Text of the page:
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**An Earthly Approximation of Pi:**A geeky math and science teacher sets out to make an approximation of Pi on Pi Day.

Posted by Douglas, Mar 14, 2010. 2862 views. ID = 3324

Posted by Douglas, Mar 14, 2010. 2862 views. ID = 3324

## An Earthly Approximation of PiPosted by Douglas, Mar 14, 2010. 2862 views. ID = 3324This post was written in 13 minutes. |

This post has been awarded 20 stars by 4 readers. |

It occurred to me last evening that if one happens to know the length of a one degree arc of the equator of planet earth, as well as the angular speed of planet earth...

Yes, I know, the obvious question is,

Can I continue now? Please?

Thank you. As I was saying, if you know the length of a one degree arc of the equator (L), the angular speed of earth (S), the number of hours in a day (T), and the radius of the earth (R), you can come up with a very reasonable approximation for the number PI as follows:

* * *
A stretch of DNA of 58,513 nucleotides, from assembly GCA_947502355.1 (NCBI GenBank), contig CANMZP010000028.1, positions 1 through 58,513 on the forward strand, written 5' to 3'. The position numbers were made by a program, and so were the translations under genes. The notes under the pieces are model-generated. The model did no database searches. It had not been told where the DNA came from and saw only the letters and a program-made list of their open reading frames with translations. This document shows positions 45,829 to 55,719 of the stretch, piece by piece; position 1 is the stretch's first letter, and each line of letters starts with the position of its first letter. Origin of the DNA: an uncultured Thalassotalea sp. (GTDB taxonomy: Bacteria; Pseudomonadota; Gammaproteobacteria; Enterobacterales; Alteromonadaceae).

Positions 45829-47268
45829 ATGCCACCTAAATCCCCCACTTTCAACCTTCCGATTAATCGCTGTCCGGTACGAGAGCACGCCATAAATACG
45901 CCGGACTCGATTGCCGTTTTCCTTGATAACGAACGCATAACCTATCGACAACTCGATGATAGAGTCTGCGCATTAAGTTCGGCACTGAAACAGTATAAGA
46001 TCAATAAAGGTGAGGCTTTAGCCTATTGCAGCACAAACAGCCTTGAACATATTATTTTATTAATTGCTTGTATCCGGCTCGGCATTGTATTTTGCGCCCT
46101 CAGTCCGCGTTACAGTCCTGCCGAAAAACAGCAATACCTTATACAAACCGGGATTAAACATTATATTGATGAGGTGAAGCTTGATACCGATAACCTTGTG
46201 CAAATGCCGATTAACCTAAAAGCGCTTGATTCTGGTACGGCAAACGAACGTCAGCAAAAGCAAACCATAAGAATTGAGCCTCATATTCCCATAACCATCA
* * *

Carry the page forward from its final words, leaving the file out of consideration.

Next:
PI = LST/2R.

I tried out this magnificent formula last night:

PI = 69.1709 x 15 x 24 / 7928 = 3.14175, which is mighty close to the actual value.

I woke up this morning and tried it again, in honor of Pi Day.

PI = 69.1709 x 15 x 23 / 7928 = 3.011.

Which leads us, of course, to the inevitable conclusion that Pi Day should

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This post has been awarded 20 stars by 4 readers. | |

This post is part of a writing prompt: It's Pi Day! | |

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